I’m Sophie, Head of Service for Children’s Strategy and Improvement at Nottingham City Council with a lead for the local Priority Families (aka Troubled Families) Programme. I’m responsible for service transformation, improvement and inspection-readiness across early help, targeted and social care services in the city, so this blog post touches on how our local programme interacts with the broader change and transformation agenda.
As local authorities – and as a part of broader children’s support services – we’re all facing the same challenges of financial constraints, reductions in our capacity and that of our partners. As a result, we all know that Troubled Families funding can be vital because it underpins many of our front-line services. However, it can sometimes be difficult to see the benefits of what can seem like an onerous and bureaucratic process – Payment by Results (PbR).
So, I wanted to take the opportunity to share our experience of PbR and explain how partners in Nottingham City are really starting to benefit from the data and intelligence that we’re now gathering as a result of our PbR process.
How we’re getting on with PbR claims
To date, we’ve made 766 successful PbR claims and we had a recent spot check where (thankfully!) all our claims were confirmed as valid by DCLG. We look at our PbR and audit process as an extra opportunity to quality-assure the work that we’re doing with families and to evidence its impact. This work forms a key part of our learning and improvement framework across the Children’s Services Department and for our wider partnerships.
How does PbR help?
I’m not going to beat about the bush. Yes, it’s time-consuming. And yes, we’re still hoping to automate more of the checks in future. But the learning from our PbR and audit process has informed practice change and improvements, like our exciting plans around accredited workforce development opportunities for our family support colleagues.
Learning from our Priority Families Programme is one of the key building blocks that has helped to shape and improve our early help and targeted services. When Ofsted conducted a pilot inspection in Nottingham City earlier this year we were really proud that the feedback reported ‘outstanding’ services and I really believe that it’s our relentless focus, checked and challenged by our PbR process, which highlighted the difference whole-family working can make. That clearly shone through for inspectors.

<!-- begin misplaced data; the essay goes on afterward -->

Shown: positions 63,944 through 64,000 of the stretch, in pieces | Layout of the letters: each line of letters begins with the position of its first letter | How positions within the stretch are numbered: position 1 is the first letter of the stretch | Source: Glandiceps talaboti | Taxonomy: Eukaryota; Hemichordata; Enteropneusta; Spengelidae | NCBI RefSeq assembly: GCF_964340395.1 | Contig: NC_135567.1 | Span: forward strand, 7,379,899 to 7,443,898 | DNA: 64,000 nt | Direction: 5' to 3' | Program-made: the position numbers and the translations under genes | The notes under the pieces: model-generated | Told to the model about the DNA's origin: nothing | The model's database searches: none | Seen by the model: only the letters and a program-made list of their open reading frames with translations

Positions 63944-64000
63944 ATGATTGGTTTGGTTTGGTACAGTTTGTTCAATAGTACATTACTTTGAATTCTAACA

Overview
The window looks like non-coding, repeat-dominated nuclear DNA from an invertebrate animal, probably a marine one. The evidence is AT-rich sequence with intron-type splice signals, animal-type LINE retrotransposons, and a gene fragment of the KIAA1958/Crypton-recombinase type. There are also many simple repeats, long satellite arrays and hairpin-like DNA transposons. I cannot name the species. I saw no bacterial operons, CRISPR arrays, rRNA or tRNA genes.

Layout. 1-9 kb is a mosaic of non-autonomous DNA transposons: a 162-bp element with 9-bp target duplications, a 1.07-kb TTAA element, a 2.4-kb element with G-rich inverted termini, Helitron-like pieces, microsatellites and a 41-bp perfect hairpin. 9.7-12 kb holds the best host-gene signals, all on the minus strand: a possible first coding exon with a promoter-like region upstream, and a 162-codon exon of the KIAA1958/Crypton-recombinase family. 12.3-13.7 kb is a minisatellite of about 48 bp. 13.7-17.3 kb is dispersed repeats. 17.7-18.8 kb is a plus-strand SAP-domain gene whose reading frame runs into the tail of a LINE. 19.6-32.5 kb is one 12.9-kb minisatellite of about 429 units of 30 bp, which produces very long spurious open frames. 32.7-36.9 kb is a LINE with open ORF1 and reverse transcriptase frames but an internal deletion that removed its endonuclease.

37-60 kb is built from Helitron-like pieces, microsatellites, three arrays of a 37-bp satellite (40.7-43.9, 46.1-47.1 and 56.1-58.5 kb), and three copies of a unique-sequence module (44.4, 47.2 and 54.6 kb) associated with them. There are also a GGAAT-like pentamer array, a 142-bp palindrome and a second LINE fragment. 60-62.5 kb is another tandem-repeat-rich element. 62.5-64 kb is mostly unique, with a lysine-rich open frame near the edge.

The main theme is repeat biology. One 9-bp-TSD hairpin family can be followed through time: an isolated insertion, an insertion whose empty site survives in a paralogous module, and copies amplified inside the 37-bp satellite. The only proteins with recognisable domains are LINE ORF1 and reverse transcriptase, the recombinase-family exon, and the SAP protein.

We all know that the mainstream data reporting requirements to the Department for Education are significant. We also know that these returns only really focus on our statutory services. The focus is often placed on measuring outputs and timeliness rather than answering the questions that really keep us awake at night, like ‘how can we measure the difference that we make for the families we serve’ and ‘how can we assure ourselves, and other key stakeholders, about the quality of our practice?’.
But these questions are increasingly important as Children’s Services have to justify continued investment in our services – often a larger and larger slice of a smaller and smaller cake in many local authorities and across local public-sector partnerships. In Nottingham City we’re now gathering a wealth of intelligence through the PbR process about the outcomes and impact of our intervention that is helping us to show, on a family-by-family level, where we’re making a real impact.
What’s the impact for families in Nottingham?
In order to capture this work, we implemented a reportable baseline and clear closure sign-off for our Priority Families cases. This clear tracking helps us to show schools and other partners the range of needs at the start of our intervention and where those needs have been met after our intervention. We’re now able to say that the families we have claimed PbR for (those whose support and intervention has met all of the Troubled Families principles) are less likely to be reallocated to services than those who haven’t received whole family support.
These tools are all being used multiple times, in various forums, to really bring to life how we’re improving the lives of the families we work with, the wider communities they live in and how, if we properly embed this way of working, this can relieve the pressure on public sector spend in the longer term.
Some might call me a sucker for punishment but the news that the new financial framework will retain PbR, with the added option of earned autonomy, makes me really excited about the opportunity we’ve got to continue establishing Nottingham City’s evidence base.
PbR gives us opportunity to keep building family-level impact measures that help us to articulate the benefits of whole family working and the importance of preserving the services that we can prove are making the biggest difference to children and families in Nottingham City.
I know that there are a range of views about PbR, and colleagues in other areas are using both the data and the payments themselves in very different ways. I’d be interested to hear more about people’s views and approaches in the comments below.